Stassano and de Beaufort (1) discovered that the growth of certain phages was inhibited by the presence of citrate in the culture medium, and that this inhibition could be overcome by the addition of calcium salts. Bordet and Renaux (2) investigated a strain of Shiga phage which was unable to lyse the host cells in the presence of citrate or oxalate. This inhibition of lysis could be overcome by calcium or strontium salts.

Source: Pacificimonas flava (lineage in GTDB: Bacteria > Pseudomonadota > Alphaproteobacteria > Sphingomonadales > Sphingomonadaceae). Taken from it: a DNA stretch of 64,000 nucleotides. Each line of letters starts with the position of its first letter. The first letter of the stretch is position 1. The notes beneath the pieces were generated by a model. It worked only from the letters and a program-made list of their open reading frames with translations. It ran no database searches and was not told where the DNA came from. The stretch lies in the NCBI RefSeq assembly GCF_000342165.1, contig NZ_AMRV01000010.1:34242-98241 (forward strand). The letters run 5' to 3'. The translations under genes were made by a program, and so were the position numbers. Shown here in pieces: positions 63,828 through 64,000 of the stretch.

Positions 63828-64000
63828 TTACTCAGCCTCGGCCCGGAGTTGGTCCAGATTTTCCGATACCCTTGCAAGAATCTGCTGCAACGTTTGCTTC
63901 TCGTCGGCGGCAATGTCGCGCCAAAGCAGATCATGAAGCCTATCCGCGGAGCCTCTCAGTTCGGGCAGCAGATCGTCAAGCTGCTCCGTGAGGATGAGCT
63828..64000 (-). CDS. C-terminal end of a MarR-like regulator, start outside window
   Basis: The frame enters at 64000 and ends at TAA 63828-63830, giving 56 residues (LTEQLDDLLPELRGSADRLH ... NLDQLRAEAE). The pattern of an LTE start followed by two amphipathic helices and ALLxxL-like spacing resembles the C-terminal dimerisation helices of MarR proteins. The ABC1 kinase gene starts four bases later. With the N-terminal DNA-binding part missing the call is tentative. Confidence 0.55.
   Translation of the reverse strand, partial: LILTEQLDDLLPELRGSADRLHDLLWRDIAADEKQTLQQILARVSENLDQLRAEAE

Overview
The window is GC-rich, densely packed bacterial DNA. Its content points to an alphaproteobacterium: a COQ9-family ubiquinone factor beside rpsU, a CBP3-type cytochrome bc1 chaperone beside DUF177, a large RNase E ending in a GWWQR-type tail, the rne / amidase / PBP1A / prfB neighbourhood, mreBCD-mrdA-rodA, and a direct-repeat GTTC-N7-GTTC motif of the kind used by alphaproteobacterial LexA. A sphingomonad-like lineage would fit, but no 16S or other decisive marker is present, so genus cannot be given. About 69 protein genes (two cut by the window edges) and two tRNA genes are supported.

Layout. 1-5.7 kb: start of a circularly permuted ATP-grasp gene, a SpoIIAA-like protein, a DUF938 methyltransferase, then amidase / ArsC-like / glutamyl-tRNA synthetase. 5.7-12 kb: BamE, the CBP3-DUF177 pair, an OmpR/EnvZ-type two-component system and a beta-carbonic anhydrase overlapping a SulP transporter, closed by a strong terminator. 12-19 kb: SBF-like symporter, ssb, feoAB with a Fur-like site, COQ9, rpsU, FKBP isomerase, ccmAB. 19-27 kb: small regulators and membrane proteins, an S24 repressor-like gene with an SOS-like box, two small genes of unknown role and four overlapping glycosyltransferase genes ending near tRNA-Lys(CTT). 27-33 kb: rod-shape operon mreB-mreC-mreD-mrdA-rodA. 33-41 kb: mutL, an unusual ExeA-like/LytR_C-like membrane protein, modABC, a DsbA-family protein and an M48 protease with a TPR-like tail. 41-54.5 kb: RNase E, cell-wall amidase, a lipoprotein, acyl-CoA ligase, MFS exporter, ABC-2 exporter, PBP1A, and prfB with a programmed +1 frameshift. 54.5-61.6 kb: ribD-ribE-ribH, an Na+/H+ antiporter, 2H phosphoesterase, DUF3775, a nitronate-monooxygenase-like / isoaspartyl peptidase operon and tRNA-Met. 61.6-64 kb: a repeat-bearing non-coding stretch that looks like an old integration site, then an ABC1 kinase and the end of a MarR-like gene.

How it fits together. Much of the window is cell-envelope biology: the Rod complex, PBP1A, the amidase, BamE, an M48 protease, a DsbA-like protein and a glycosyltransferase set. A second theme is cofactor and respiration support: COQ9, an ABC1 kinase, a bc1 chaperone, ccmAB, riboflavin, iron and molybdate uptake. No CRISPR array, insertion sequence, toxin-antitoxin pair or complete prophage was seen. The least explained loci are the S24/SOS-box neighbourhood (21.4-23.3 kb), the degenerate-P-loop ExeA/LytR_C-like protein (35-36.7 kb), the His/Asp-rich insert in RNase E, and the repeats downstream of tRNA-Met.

Andrewes and Elford (3) investigated in some detail a “citrate sensitive” strain of coli phage. The addition of 0.75 per cent citrate to broth prevented multiplication of this phage and lysis of infected host cells. This concentration of citrate did not hinder the growth of uninfected host cells and did not inactivate unadsorbed virus particles. Furthermore, citrate did not inhibit adsorption of virus to host cell. Bacteria which adsorbed phage in the presence of citrate did not lyse, did not liberate phage and were unable to multiply.